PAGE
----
Yep they removed my review of a book when they found out I was friends with the author even though I became friends with him months AFTER I wrote and published the review. A “rival” author reported it. Lots of politics go on in those review spaces. The author and I had interacted before hand but it was in relation to a different matter dealing with online harassment we both were dealing with from the same group of people… the same people who later, most likely, reported the review when we actually became friends through mutual work in a non-profit.
 


Ghal Maraz

Explorer
Is there a reason this story hasn't already reached the News status? Seems quite relevant and has some potentially huge impact.
 

TheSword

Legend
There is cynicism here, but it isn’t just on Satine’s part. It’s the people on twitter (and to a lesser extent here) who think that for some reason the public/fanbase are the ones that should decide if the apology is appropriate. Or that they are entitled to comment/criticise and generally mock it.

Or the entire fanbase’s assumption that the apologies - of which there should no doubt be many, are anything to do with them at all. The cynicism that maybe if she crafts just the right public statement then at least a portion of the fanbase might ‘forgive’ her. Or maybe not… and let’s all debate whether she has apologized ‘well enough’.

It won’t happen in this modern world of fandom. But I would much prefer Satine and her partner contact the actual aggrieved parties with their apologies privately. Then the freelancers, tatooist and various business partners get to decide if they feel the apologies were sufficient.

Satine Phoenix: I have taken onboard all the criticism shared online in the last three days and have contacted those people with a direct
apology. It is my attention to make this right. If anyone that raised a concern has not received a response, please contact me and I will respond directly.

Of course, this won’t work because watching the fanbase eat their own young is far more entertaining, I’m not a fan of either of them, which will probably come as no surprise but as always the grotesque mockery and schadenfreude indulging tweets of ‘fans’ is far more disturbing than most of the things Satine is accused of as the twitter responses and memes to her apology demonstrate.

Why on earth would someone want to be a celebrity. It should come with a warning label like cigarettes.
 


AnotherGuy

Adventurer
There is cynicism here, but it isn’t just on Satine’s part. It’s the people on twitter (and to a lesser extent here) who think that for some reason the public/fanbase are the ones that should decide if the apology is appropriate. Or that they are entitled to comment/criticise and generally mock it.
It's a public forum, people are entitled to speak about it, they therefore are free to comment on it and express their opinion. Such is the medium that exists now. I'm not following this judgement on the fan-base.

And to be clear, it is the fan-base that assists in making and buiding you (the celebrity you) up and also the one that can strip away the faith and love that they showered on you. So yeah they should have a right to deem whether the apology is appropriate.
 


TheSword

Legend
And to be clear, it is the fan-base that assists in making and buiding you (the celebrity you) up and also the one that can strip away the faith and love that they showered on you. So yeah they should have a right to deem whether the apology is appropriate.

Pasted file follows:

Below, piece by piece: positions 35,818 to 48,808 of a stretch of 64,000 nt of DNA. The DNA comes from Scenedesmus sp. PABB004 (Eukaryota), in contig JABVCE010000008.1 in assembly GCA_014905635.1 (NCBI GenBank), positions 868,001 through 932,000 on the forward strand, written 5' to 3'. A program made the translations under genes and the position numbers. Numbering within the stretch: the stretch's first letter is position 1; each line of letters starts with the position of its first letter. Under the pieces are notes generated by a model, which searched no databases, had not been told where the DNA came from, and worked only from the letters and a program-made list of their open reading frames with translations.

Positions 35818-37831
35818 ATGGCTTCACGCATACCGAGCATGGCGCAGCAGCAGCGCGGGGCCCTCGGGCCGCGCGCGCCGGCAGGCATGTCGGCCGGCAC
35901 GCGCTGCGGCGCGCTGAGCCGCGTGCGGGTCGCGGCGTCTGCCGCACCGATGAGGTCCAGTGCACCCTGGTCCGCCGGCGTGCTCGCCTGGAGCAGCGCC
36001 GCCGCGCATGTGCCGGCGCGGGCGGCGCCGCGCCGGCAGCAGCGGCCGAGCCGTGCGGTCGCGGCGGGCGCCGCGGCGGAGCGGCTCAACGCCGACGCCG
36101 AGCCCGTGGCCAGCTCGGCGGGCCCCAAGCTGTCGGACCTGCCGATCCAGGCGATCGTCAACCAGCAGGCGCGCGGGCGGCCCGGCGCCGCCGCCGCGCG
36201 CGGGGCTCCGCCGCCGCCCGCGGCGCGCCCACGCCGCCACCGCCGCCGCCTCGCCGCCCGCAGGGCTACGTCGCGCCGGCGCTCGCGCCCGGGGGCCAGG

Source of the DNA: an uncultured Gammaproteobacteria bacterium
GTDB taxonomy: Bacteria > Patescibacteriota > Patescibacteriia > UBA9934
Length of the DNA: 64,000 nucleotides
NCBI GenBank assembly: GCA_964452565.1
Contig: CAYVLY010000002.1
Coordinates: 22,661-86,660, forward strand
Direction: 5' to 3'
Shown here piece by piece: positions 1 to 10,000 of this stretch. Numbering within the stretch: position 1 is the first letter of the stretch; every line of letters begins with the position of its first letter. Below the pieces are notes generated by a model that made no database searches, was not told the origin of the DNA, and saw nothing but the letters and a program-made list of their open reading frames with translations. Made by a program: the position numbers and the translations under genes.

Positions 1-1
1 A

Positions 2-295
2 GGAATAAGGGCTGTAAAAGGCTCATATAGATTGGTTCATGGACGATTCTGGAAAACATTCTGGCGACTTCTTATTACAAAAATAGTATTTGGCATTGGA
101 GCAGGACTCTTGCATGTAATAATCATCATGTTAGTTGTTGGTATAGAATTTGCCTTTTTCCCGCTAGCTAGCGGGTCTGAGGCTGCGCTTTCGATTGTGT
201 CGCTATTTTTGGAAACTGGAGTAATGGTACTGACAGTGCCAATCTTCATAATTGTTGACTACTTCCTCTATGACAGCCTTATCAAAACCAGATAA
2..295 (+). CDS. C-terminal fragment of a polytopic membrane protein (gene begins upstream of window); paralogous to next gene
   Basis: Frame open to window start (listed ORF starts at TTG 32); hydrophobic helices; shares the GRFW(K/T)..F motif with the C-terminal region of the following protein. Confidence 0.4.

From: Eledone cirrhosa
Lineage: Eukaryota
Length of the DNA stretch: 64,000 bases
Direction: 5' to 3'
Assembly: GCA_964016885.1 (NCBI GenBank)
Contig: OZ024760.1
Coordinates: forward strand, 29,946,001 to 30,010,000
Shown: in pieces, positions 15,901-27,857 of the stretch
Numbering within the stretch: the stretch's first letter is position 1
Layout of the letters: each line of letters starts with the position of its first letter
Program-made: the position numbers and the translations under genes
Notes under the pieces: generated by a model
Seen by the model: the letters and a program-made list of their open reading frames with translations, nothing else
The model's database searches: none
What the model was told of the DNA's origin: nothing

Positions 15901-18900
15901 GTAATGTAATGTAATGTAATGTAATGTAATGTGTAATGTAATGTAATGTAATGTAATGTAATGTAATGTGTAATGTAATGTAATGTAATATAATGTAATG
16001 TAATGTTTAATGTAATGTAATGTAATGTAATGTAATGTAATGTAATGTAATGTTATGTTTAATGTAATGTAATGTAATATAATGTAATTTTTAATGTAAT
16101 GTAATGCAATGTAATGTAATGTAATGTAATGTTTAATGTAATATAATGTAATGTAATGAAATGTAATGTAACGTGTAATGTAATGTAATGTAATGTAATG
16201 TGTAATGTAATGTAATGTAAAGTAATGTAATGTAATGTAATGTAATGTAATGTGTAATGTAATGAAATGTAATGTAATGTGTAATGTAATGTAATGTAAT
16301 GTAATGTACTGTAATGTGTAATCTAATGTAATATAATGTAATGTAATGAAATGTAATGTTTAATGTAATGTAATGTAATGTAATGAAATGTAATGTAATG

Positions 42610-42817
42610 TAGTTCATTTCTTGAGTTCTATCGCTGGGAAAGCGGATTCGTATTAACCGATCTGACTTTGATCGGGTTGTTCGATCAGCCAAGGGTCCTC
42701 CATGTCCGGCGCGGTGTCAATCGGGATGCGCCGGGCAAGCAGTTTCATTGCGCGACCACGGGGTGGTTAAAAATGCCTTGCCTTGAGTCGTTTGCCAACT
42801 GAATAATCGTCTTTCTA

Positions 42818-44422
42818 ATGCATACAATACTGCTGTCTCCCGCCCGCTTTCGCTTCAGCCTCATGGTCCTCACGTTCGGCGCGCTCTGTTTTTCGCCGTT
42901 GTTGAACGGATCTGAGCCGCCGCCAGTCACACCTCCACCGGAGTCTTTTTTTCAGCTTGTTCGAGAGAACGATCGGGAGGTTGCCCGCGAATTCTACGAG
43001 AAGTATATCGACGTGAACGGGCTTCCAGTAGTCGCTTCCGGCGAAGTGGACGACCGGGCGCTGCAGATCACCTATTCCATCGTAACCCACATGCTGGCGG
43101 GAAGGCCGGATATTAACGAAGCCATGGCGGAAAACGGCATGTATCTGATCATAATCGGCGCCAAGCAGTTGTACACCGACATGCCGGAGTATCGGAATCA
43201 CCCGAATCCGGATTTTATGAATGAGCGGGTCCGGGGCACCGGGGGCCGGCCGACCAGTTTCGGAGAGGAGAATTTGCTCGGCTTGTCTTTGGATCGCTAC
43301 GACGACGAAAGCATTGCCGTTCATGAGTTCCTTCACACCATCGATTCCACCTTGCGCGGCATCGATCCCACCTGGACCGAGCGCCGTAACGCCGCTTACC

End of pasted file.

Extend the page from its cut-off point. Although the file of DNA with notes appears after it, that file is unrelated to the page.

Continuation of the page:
Yeah, that’s a really good summary of the approach that concerns me.

We made you, so we decide when you’re broken. You’ll get your apologies vetted by us - and not the people you actually need to apologize too - because ultimately we are the ones that matter.

The problem is by making the apology public the aggrieved party now will never know if the apology was sincere or not. Whereas if it was just to them, then they can have confidence it isn’t part of a media strategy.
 

Davies

Legend
The problem is by making the apology public the aggrieved party now will never know if the apology was sincere or not. Whereas if it was just to them, then they can have confidence it isn’t part of a media strategy.

No, they really can't. We are discussing performers -- by definition there will always be a question, under any and all circumstances, whether what they say or do is performative. That is true if the audience is vast, or minute.
 

TheSword

Legend
No, they really can't. We are discussing performers -- by definition there will always be a question, under any and all circumstances, whether what they say or do is performative. That is true if the audience is vast, or minute.
Fair point. They could be telling the person what they hear. But then again that’s between them. It’s also where the redress comes in.

What they will know is that it’s not part of mass media strategy.
 

JediSoth

Semi-Professional Author
Epic
Keep in mind, Satine and Jamison CHOSE to live and work in the public light. They chose to first issue "apologies" on public forums rather than reaching out privately to the aggrieved parties. No one forced her to put that statement on Twitter before addressing the freelancers who haven't been paid, or their Kickstarter backers who have only heard that Jamison resigned as CEO of a company he owns and that they're investigating the best way to move forward.

So yeah, I think it's appropriate for her critics to judge that apology that throws Jamison under the bus, especially when there's a leaked Discord transcript of Jamison saying he's going to be thrown under the bus to shield Satine from as many of the consequences of of this as possible (see post #24).
 

Greggy C

Adventurer
Supporter
Browsing through this thread, the thing that surprises me the most is that I never heard of any of these people.
Makes me wonder how many other worlds of popular D&D are out there of whose existence I've never been aware.
You have to be something of a niche fan. Here is nice video of her with Matt Mercer. How close she gets into his space is a red flag to me.